I need major dental work done. I don't have health cover. Can I withdraw funds from my super to pay for this?
Yvette in Brisbane, QLD
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Major dental work can be a costly exercise which can place financial pressure across available cashflows. Through my experiences, I have found unplanned expenditure such as major dental work may place a burden on family cashflows leaving the person requiring the health care treatment either adopting the dental treatment plan or not sure how to fund the dental costs. It can be a stressful time.
This example seeks further context on how to withdraw funds to accommodate major dental work by withdrawing funds from super. Although this is possible, my preferred position is to explore, in the first instance, whether alternative options are available to ensure the intended purpose for superannuation remain as a retirement savings vehicle.
On this basis, I will explore options to fund dental costs via short term lending options such as home loan redraw or personal loans. Similarly, identify if there are any debt repayment plans available via the preferred dental practitioner that can be considered.
These will be my preferred method in the first instance to ensure the intended purpose for superannuation remains in place, to save for retirement.
Assuming these options are not feasible, it is absolutely possible to fund dental costs via superannuation. However accessing superannuation is governed by strict conditions of release, generally age.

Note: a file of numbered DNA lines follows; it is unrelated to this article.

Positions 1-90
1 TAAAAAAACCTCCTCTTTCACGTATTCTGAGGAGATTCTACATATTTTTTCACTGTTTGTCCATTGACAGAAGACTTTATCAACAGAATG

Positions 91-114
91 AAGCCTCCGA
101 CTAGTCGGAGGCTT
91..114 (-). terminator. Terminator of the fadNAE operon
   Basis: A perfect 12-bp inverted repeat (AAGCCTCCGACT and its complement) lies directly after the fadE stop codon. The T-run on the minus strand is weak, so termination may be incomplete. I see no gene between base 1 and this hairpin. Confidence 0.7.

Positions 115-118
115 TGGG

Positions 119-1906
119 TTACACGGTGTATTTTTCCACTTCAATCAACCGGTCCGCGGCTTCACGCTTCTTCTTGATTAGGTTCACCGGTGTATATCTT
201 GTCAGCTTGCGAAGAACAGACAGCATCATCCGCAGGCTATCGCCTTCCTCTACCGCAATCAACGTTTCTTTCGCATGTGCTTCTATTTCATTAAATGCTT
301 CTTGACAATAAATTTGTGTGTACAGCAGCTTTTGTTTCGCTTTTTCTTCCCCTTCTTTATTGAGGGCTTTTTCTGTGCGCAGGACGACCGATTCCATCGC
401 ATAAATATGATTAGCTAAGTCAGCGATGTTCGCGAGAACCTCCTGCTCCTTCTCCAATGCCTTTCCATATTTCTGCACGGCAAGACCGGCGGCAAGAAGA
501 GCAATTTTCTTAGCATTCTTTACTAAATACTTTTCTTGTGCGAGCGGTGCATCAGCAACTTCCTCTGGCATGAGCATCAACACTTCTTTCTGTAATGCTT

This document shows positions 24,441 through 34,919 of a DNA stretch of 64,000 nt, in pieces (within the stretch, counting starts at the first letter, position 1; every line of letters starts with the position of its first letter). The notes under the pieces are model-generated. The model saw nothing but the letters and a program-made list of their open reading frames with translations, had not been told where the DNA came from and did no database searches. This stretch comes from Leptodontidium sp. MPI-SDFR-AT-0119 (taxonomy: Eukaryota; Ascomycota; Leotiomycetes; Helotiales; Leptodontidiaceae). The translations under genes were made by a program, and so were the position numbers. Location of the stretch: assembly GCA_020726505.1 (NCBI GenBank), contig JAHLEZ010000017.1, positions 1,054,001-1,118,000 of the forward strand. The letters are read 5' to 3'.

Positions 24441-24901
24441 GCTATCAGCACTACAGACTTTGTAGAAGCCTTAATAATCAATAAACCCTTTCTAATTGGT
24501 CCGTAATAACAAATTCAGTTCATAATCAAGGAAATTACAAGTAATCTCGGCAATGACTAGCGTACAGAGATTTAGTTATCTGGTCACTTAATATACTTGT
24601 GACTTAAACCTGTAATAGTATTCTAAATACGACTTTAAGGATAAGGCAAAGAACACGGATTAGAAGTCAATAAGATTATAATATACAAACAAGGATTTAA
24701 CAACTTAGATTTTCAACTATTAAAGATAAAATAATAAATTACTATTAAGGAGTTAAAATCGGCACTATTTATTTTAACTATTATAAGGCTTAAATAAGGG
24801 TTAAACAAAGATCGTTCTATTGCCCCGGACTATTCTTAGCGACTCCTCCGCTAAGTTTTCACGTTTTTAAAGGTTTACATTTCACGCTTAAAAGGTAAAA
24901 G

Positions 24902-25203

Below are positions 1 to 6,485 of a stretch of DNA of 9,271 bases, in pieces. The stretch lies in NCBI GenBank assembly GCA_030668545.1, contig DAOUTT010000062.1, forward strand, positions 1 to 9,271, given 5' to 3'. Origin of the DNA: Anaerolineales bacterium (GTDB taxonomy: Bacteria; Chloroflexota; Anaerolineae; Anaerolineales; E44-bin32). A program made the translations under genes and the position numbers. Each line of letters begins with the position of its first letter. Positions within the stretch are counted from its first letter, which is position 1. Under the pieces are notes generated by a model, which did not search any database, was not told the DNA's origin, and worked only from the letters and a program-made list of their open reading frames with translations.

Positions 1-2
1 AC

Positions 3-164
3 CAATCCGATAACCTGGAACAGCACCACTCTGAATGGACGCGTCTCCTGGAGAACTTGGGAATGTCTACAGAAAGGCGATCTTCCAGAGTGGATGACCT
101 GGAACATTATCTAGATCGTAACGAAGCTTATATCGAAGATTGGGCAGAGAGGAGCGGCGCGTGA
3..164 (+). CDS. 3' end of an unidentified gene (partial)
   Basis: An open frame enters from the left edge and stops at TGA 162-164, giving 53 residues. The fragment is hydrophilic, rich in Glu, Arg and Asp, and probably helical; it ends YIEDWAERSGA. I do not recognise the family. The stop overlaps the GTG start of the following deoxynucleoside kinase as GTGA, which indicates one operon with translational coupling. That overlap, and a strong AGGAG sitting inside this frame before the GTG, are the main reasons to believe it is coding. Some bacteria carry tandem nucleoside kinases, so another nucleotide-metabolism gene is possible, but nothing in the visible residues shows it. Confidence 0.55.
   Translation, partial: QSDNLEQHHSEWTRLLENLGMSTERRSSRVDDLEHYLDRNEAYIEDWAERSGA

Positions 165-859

Superannuation was created to help individuals build up savings over their working life to provide cashflows over time to support a member’s lifestyle needs once they have retired from work. Accessing it before that time is regulated through strict conditions of release that need to be satisfied before any member can make any withdrawals from superannuation.
The most common conditions of release for paying benefits are when the member:
- has reached their preservation age and retires
- Preservation age is based on a sliding scale and increases according to the year you were born
- For people born from the 1st July 1964, the preservation age is 60 YOA
- In this scenario, it is likely the person requiring dental work hasn’t met the preservation age criteria and is under 60 YOA
There are a few other conditions of release available, including starting a transition to retirement, ceasing employment on or after the age 60 or when the individual is 65 years of age even if they haven’t retired.
This article will focus on the situation where the individual hasn’t met the conditions for release.
So how do you access superannuation to help accommodate dental costs?
How can super fund dental costs?
In the event dental work is required and the individual does not meet the conditions of release from superannuation part of an individual’s super benefits can be released before the person has reached preservations age. These include;
- terminating gainful employment
- permanent incapacity
- temporary incapacity
- severe financial hardship
- compassionate grounds
- terminal medical condition
- First Home Super Saver Scheme
In this situation, a person can consider drawing out proceeds from superannuation to accommodate dental costs under ‘Compassionate Grounds’.
You may be allowed to withdraw some of your super on compassionate grounds for unpaid expenses, where you have no other means of paying for the expense.
The amount of super you can withdraw is limited to what you reasonably need to meet the unpaid expense.
Compassionate grounds include needing money to pay for:
- medical treatment and medical transport for you or your dependant
- making a payment on a home loan or council rates so you don't lose your home
- modifying your home or vehicle or buying disability aids to cater for the severe disability of you or your dependant